34 2018 CHEESE HANDBOOK WINSIGHT GROCERY BUSINESS
“The unique blend of heritage and innovation that is
alive in Wisconsin lends itself to producing the world’s
best cheese,” says Lizzie Duffey of the WMMB.
“Wisconsin was the first state to establish cheese
grading standards, and the first to require that every
cheese plant be overseen by a licensed cheese maker.
Wisconsin is also the only place outside Europe
where cheese makers can pursue an elite Master
Cheesemaker certification,” she says.
Begin in 1994, the Master Cheesemaker
certification is a rigorous three-year course of
study and practical apprenticeship administered by
the Center for Dairy Research at the University of
Wisconsin at Madison and funded by the WMMB.
Today, more than 70 Wisconsin cheese makers have
completed the program.
was to craft the best Italian cheeses in the U.S.,
the company was born from a search for America’s highest-quality milk.
When he started the company in 1979, Auricchio brought two Master Cheesemakers from
Italy. Mauro Rozzi and Gianni Toffolon, BelGioioso’s original Masters, continue to share their
wisdom and expertise with each new generation of cheese makers. BelGioioso now boasts
six Wisconsin certified Master Cheesemakers
on staff, and two more cheese makers currently
in the Master program.
“Creating ‘ultra-specialty’ or premium
cheeses is definitely trending in Wisconsin,
with cheese makers crafting their own variet-
ies,” says Villarreal. “Through the years, Bel-
Gioioso Master Cheesemakers have always
pushed the envelope on development of new
cheeses and have recognized that introducing
ultra-specialty cheeses to consumers—like bur-
rata, for instance—has created a premium class
of cheeses here in Wisconsin.”
One of the Company’s newest lines,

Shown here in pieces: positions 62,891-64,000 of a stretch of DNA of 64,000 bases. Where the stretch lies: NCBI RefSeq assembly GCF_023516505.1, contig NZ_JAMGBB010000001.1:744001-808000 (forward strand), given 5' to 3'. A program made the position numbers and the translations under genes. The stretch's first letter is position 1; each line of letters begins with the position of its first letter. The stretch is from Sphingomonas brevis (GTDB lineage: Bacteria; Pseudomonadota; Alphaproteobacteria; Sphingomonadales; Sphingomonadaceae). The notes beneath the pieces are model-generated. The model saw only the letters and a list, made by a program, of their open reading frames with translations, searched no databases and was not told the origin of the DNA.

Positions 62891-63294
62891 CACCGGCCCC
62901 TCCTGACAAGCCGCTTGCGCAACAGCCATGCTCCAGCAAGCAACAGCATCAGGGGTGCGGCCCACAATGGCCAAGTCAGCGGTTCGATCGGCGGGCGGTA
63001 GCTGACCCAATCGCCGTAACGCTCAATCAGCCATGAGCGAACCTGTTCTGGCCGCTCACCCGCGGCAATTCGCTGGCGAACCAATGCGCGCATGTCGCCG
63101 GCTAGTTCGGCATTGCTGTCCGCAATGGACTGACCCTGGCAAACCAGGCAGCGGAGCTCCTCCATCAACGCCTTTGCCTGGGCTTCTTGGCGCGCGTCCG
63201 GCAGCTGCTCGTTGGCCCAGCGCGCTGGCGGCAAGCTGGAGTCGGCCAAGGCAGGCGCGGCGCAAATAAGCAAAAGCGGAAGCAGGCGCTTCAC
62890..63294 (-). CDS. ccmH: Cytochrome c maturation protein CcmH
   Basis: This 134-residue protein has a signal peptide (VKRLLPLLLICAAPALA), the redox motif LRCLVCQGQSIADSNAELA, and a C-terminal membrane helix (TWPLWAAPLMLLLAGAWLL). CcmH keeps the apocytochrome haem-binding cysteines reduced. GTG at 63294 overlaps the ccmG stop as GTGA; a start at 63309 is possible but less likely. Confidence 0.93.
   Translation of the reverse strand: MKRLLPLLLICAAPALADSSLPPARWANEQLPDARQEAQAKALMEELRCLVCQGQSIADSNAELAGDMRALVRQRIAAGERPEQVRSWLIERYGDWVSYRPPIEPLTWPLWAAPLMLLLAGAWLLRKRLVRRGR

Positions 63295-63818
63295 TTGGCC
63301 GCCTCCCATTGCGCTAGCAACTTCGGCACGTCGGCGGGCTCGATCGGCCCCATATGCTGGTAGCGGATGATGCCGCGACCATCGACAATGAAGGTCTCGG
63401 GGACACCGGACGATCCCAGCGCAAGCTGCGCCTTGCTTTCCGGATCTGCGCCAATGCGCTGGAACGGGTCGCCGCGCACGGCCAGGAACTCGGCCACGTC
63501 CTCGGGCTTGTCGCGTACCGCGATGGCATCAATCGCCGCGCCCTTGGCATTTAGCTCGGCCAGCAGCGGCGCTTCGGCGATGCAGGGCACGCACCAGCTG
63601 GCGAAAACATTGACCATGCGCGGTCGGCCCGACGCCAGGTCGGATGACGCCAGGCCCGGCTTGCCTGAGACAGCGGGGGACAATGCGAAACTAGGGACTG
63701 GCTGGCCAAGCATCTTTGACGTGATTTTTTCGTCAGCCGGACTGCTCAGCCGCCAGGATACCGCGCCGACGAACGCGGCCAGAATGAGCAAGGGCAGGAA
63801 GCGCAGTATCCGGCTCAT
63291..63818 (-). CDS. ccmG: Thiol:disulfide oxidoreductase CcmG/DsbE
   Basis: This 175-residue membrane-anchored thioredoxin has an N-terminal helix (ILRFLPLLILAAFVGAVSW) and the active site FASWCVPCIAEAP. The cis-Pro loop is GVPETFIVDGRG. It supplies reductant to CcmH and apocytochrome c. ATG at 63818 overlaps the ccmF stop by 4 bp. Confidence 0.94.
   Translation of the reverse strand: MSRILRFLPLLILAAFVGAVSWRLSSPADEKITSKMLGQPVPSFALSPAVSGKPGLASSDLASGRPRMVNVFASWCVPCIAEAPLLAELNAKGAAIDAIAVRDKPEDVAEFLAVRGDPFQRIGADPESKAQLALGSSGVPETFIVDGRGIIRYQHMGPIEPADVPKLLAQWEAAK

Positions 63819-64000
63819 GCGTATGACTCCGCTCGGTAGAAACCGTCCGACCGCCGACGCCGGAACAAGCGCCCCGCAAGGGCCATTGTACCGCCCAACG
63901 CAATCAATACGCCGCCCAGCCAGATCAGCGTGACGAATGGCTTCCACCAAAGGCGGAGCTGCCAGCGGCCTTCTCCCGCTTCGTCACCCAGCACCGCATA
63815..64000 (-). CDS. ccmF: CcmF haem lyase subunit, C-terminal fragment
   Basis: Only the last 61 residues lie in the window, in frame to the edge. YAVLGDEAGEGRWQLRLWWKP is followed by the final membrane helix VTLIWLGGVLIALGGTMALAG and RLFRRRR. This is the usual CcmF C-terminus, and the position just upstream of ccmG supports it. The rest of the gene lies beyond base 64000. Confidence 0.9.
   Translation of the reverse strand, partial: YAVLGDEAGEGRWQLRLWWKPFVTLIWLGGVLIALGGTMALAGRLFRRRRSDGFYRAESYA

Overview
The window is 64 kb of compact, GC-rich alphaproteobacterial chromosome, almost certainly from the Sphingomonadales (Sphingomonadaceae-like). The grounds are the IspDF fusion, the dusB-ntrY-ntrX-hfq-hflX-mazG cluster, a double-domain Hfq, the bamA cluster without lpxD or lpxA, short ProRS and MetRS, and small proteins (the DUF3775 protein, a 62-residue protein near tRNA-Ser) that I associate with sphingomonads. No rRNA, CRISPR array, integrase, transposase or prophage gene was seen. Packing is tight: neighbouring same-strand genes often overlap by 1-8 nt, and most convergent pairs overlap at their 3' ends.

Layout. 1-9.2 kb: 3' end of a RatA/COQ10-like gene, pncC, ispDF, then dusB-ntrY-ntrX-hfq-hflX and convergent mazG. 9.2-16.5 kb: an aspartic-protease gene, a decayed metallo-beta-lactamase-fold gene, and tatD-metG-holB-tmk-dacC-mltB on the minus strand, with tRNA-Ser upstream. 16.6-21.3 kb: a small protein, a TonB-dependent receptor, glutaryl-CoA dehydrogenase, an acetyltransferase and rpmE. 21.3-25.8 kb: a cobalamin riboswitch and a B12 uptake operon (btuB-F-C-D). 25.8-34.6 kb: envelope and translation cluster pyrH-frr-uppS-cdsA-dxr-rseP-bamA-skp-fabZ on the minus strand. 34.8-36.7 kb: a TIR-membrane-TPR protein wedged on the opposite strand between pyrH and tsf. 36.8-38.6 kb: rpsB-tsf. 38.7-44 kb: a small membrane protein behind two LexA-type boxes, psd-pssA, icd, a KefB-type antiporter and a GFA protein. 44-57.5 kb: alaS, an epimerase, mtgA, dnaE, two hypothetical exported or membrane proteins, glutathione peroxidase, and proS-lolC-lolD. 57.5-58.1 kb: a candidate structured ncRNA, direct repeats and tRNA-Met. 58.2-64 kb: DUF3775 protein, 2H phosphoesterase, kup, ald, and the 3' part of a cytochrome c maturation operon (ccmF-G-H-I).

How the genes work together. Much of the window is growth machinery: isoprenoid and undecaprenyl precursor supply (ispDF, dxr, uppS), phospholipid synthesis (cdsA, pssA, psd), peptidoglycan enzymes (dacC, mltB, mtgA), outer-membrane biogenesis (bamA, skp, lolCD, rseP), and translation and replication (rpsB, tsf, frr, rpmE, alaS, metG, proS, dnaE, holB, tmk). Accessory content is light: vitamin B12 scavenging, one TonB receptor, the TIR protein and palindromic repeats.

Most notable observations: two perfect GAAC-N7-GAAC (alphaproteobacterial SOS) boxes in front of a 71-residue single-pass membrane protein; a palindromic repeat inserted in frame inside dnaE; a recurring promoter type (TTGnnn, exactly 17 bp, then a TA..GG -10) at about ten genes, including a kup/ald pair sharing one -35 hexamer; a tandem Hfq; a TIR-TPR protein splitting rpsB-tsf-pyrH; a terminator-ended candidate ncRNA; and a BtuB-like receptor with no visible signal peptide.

La Bottega di BelGioioso, includes an award-
winning new cheese called Artigiano, offered
in 4-ounce cheese board-friendly wedges.
Artigiano comes in three flavors: Classico,
Vino Rosso and a marinated Aged Balsamic &
“The industry continues to innovate and
grow, with cheese makers investing back into
their businesses within the state. You are seeing
construction of new plants and expansions of
existing ones,” says Villarreal, whose BelGioioso recently opened a new facility.
For Emmi Roth in Fitchburg, Wis., its ties to
Switzerland are as deep as they are delicious.
“Switzerland and Wisconsin have been connected through cheese making for decades,”
says Director of Marketing Heather Engwall.
“Home to Roth Cheese, Green County, Wis., is
known as the ‘Swiss Cheese Capital of Amer-
ica,’ where Swiss cheese factories line the coun-
tryside throughout the region.”
Emmi Roth’s connection to Switzerland is
rooted in the early 1900s, when Otto Roth
immigrated to the U. S. to start Otto Roth & Co.
and began importing Swiss cheeses into Amer-
ica. In 1991, the company became Roth Kase
USA and imported the first copper vats into
the U. S. from Switzerland to make its signature
Grand Cru alpine-style cheeses in Wisconsin.
Most recently, Emmi Roth has introduced
Roth Snack Cheese, which is made using its
well-established specialty cheese standards,
including fresh, local rBST-free milk. Emmi
Roth also launched a Roth Organics line last
year that is available in gouda, Grand Cru,
havarti and aged cheddar. All are GMO-free,
vegetarian and certified organic.
Amount of the nation’s
specialty cheese made
Emmi Roth’s new
Snack Cheese line
hits on protein-rich
Quality wins every time,
whether it’s Wisconsin
specialty cheeses or
singles in the dairy aisle.”
—Rebekah Sweeney, Wisconsin Cheese
Wisconsin’s dairy industry
fuels the state’s economy at
more than $82,500 per minute,
contributing $43.4 billion to the
bottom line a year, according to th
DATCP. The state also boasts:
• 1,200 licensed cheese makers
• 774 million pounds of specialty
• 8,800 dairy farms
• 1.28 million cows